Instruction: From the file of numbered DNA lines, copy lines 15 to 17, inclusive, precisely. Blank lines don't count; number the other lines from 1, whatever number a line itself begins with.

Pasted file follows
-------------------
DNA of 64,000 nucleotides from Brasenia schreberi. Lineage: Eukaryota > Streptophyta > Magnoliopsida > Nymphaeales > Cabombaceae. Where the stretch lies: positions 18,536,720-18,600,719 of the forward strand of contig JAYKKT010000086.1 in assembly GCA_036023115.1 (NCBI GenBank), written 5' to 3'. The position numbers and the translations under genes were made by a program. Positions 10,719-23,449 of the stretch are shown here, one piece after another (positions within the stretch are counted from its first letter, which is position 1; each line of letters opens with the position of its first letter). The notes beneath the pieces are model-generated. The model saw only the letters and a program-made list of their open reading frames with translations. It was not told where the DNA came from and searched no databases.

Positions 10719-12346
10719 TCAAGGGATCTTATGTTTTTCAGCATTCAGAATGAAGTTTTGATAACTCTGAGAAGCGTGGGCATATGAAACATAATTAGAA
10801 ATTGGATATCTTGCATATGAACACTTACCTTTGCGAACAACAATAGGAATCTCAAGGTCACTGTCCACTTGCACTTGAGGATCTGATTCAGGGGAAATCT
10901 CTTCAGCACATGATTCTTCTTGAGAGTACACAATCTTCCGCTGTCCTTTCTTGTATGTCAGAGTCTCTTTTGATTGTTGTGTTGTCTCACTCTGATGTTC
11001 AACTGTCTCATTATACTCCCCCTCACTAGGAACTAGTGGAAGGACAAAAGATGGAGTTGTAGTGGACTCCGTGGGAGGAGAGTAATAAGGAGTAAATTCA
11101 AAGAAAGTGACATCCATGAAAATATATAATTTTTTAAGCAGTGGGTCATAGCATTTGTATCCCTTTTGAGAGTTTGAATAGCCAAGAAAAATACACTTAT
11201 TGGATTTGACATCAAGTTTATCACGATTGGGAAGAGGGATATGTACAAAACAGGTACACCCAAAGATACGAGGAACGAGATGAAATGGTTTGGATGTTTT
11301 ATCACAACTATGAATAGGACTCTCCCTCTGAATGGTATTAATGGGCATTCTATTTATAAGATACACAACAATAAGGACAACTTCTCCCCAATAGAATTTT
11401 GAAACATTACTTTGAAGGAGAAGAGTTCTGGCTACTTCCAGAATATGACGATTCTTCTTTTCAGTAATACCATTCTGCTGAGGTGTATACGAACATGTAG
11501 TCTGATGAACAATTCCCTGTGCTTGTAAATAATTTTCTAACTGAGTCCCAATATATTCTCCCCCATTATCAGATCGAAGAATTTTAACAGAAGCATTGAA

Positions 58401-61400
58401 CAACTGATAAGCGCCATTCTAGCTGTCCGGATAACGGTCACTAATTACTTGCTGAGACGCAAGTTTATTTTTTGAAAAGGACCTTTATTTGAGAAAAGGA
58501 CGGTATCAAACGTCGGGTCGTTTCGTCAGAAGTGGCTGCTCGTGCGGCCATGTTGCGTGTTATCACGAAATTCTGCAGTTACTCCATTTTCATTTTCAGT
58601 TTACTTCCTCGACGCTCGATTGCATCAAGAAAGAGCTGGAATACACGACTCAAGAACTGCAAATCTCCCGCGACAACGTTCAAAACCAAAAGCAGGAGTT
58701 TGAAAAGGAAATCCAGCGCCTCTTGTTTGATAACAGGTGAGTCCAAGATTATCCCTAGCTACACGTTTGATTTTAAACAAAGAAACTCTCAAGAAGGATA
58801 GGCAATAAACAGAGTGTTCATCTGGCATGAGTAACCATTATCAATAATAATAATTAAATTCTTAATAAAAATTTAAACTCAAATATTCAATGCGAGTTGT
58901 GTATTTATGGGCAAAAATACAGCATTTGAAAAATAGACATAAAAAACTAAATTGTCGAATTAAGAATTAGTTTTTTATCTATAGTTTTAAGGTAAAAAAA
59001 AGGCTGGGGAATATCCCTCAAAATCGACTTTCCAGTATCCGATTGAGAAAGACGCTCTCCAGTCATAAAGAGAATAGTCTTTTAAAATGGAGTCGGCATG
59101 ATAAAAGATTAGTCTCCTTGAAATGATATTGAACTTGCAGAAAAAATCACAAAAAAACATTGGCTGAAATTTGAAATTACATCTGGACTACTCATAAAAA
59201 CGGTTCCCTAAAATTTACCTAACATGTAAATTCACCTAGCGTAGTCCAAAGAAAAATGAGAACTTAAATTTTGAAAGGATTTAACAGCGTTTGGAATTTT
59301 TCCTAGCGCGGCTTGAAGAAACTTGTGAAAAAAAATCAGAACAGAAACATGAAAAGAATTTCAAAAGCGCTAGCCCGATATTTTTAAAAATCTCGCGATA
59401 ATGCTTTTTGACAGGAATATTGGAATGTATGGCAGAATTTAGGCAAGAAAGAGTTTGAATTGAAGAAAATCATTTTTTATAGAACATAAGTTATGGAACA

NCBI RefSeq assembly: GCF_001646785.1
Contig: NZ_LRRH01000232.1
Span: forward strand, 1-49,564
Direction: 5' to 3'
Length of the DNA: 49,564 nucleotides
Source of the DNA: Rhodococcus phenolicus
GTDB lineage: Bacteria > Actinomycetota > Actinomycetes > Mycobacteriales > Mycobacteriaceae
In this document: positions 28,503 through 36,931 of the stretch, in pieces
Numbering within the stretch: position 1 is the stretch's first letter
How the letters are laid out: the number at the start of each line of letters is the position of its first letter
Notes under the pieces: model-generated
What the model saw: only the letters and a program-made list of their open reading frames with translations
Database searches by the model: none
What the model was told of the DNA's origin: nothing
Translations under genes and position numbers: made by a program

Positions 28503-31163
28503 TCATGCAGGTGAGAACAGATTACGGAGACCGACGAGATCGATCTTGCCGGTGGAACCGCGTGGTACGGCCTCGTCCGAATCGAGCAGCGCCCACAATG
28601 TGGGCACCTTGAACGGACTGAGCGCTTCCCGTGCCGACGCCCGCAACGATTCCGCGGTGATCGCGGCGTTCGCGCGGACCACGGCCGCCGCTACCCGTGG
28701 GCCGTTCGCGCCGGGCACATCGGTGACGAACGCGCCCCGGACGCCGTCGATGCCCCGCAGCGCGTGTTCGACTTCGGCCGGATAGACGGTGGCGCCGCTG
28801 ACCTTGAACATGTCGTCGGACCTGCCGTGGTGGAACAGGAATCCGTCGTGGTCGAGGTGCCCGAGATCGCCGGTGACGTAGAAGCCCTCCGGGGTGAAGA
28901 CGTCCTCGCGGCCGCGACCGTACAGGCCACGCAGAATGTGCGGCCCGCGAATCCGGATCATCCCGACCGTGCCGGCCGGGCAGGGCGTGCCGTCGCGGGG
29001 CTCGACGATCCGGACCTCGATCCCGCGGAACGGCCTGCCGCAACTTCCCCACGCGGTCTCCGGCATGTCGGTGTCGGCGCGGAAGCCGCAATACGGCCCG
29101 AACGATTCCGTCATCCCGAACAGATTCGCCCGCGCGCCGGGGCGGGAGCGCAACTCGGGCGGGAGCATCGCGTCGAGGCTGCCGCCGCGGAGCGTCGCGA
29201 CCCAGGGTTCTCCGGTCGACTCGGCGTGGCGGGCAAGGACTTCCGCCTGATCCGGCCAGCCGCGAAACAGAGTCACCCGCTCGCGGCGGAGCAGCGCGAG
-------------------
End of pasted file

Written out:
58601 TTACTTCCTCGACGCTCGATTGCATCAAGAAAGAGCTGGAATACACGACTCAAGAACTGCAAATCTCCCGCGACAACGTTCAAAACCAAAAGCAGGAGTT
58701 TGAAAAGGAAATCCAGCGCCTCTTGTTTGATAACAGGTGAGTCCAAGATTATCCCTAGCTACACGTTTGATTTTAAACAAAGAAACTCTCAAGAAGGATA
58801 GGCAATAAACAGAGTGTTCATCTGGCATGAGTAACCATTATCAATAATAATAATTAAATTCTTAATAAAAATTTAAACTCAAATATTCAATGCGAGTTGT